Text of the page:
# Elementary Differential Equations and Boundary Value Problems - Boyce W.E.

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given by Eq. (6). Nevertheless, Theorem 3.2.1 states that this solution is indeed the

only solution of the initial value problem (5).

However, for most problems of the form (4), it is not possible to write down a useful expression for the solution. This is a major difference between first order and second order linear equations. Therefore, all parts of the theorem must be proved by general methods that do not involve having such an expression. The proof of Theorem 3.2.1 is fairly difficult, and we do not discuss it here.2 We will, however, accept Theorem 3.2.1 as true and make use of it whenever necessary.

Find the longest interval in which the solution of the initial value problem

(12 — 31 )y" + 1yy — (1 + 3) y = 0, y (1) = 2, y'(1) = 1 is certain to exist.

If the given differential equation is written in the form of Eq. (4), then p(t) = 1/(1 — 3), q(1) = —(1 + 3)/1 (1 — 3), and g(1) = 0. The only points of discontinuity of the coefficients are 1 = 0 and 1 = 3. Therefore, the longest open interval, containing the initial point t = 1, in which all the coefficients are continuous is 0 < t < 3. Thus, this is the longest interval in which Theorem 3.2.1 guarantees that the solution exists.

Find the unique solution of the initial value problem

y" + p(1)y' + q(1 )y = 0, y(10) = 0, y'(10) = 0,

where p and q are continuous in an open interval I containing t0.

The function y = ô(1) = 0 for all 1 in I certainly satisfies the differential equation and initial conditions. By the uniqueness part of Theorem 3.2.1 it is the only solution of the given problem.

2A proof of Theorem 3.2.1 may be found, for example, in Chapter 6, Section 8 of the book by Coddington listed in the references.

140

Chapter 3. Second Order Linear Equations

Let us now assume that y1 and y2 are two solutions of Eq. (2); in other words,

L [ yj = ó³ + pyi + qyx = 0, (7)

and similarly for y2. Then, just as in the examples in Section 3.1, we can generate more solutions by forming linear combinations of y1 and y2. We state this result as a theorem.

Theorem 3.2.2 (Principle of Superposition) If y1 and y2 are two solutions of the differential equation (2),

L [y] = y” + p(1) Ó + q (1) Ó = 0,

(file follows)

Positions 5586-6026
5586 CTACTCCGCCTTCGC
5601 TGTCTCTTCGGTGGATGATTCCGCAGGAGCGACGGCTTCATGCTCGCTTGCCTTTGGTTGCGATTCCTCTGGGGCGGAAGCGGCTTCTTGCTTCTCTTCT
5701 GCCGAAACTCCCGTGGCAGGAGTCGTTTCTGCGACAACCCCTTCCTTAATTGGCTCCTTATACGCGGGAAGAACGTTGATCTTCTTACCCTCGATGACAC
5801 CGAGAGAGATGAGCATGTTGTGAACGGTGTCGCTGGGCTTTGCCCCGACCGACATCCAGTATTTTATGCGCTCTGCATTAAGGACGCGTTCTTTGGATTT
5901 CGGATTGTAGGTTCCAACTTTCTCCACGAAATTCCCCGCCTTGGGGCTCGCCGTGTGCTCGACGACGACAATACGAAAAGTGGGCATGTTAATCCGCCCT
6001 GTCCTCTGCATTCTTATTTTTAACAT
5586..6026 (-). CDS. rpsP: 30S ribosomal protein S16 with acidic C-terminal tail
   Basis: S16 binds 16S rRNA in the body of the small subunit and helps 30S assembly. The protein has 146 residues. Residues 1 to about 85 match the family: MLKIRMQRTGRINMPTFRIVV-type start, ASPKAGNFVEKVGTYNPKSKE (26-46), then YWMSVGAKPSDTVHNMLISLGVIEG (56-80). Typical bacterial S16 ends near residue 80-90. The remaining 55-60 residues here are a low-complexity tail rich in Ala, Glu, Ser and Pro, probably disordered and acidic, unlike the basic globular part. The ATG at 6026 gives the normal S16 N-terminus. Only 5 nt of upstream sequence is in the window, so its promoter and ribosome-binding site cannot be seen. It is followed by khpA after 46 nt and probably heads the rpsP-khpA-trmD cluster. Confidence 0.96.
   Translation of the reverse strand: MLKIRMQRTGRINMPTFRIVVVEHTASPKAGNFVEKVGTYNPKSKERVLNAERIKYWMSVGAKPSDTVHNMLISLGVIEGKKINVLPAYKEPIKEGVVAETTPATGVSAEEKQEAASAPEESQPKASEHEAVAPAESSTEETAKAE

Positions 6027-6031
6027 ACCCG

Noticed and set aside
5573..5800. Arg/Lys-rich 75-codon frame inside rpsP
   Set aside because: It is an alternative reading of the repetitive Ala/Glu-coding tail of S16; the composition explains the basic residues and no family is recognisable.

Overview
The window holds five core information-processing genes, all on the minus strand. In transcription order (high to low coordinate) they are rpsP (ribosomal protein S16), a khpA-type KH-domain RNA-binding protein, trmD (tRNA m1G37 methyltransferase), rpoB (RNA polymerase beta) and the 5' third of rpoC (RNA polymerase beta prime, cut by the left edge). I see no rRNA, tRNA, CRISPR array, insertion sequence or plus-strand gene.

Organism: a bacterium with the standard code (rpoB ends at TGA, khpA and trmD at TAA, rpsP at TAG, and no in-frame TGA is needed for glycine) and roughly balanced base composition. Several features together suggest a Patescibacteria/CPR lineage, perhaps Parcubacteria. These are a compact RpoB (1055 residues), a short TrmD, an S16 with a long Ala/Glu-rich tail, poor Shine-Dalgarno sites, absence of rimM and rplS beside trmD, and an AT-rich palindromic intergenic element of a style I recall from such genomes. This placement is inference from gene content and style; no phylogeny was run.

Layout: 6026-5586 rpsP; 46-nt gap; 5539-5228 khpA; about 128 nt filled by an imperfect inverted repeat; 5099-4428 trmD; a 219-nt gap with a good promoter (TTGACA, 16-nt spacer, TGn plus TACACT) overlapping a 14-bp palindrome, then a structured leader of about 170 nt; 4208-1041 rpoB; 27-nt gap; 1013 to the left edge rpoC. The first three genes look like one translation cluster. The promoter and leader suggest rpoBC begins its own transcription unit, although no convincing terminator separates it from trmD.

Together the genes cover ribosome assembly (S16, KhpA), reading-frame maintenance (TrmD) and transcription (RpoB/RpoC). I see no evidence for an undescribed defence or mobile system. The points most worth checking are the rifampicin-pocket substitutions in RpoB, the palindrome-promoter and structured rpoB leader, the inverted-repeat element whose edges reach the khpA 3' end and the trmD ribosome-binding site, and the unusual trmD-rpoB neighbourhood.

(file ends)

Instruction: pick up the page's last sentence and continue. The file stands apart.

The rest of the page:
then the linear combination c1y1 + c2y2 is also a solution for any values of the constants c1 and c2.

A special case of Theorem 3.2.2 occurs if either c1 or c2 is zero. Then we conclude that any multiple of a solution of Eq. (2) is also a solution.

To prove Theorem 3.2.2 we need only substitute

Ó = c1 y1(1) + c2y2(1) (8)

for y in Eq. (2). The result is

L [ciÓ³ + c2Ó2] = [ciÓ³ + c2Ó2]// + p[ciÓ³ + c2Ó2]/ + q [ciÓ³ + c2y2]

= ci ó³ + c2 Ó2 + ci pyi + c2 py2 + ciqyi + ciqyi = + pyi + qyi] + c2[y'^ + py2 + qy2]

= ciL [Ó³] + c2L [Ó2].

Since L [y1] = 0 and L [y2] = 0, it follows that L [c1 y1 + c2y2] = 0 also. Therefore, regardless of the values of c1 and c2, y as given by Eq. (8) does satisfy the differential equation (2) and the proof of Theorem 3.2.2 is complete.

Theorem 3.2.2 states that, beginning with only two solutions of Eq. (2), we can construct a doubly infinite family of solutions by means ofEq. (8). The next question is whether all solutions of Eq. (2) are included in Eq. (8), or whether there may be other solutions of a different form. We begin to address this question by examining whether the constants c1 and c2 in Eq. (8) can be chosen so as to satisfy the initial conditions

(3). These initial conditions require c1 and c2 to satisfy the equations

c1 y1(10) + c2y2(10) = y0, ci Ó³ (10) + c2y2 (10) = ó0 .

Upon solving Eqs. (9) for c1 and c2, we find that

Ó0Ó2 (10) — Ó0Ó2(10) _ — Ó0Ó² (10) + ó0 Ó³(10)

(9)

Ó³(³0)Ó2(10) — Ó³(³0)Ó2(³0)’ 2 Ó³(³0)Ó2(^) — Ó³(1q)Ó2%) ’

(10)

3.2 Fundamental Solutions of Linear Homogeneous Equations

141

Theorem 3.2.3

EXAMPLE

3

or, in terms of determinants,

? Ó1(10) Ó0

y0

Ó³ (10) ó0

Ó1(10) y2(10) , c2 = Ó³(10) Ó2(10)

Ó³ (10) ó2 (10) Ó² (10) ó2 (10)

(11)

With these values for c1 and c2 the expression (8) satisfies the initial conditions (3) as well as the differential equation (2).

In order for the expressions for c1 and c2 in Eqs. (10) or (11) to make sense, it is necessary that the denominators be nonzero. For both c1 and c2 the denominator is the same, namely, the determinant

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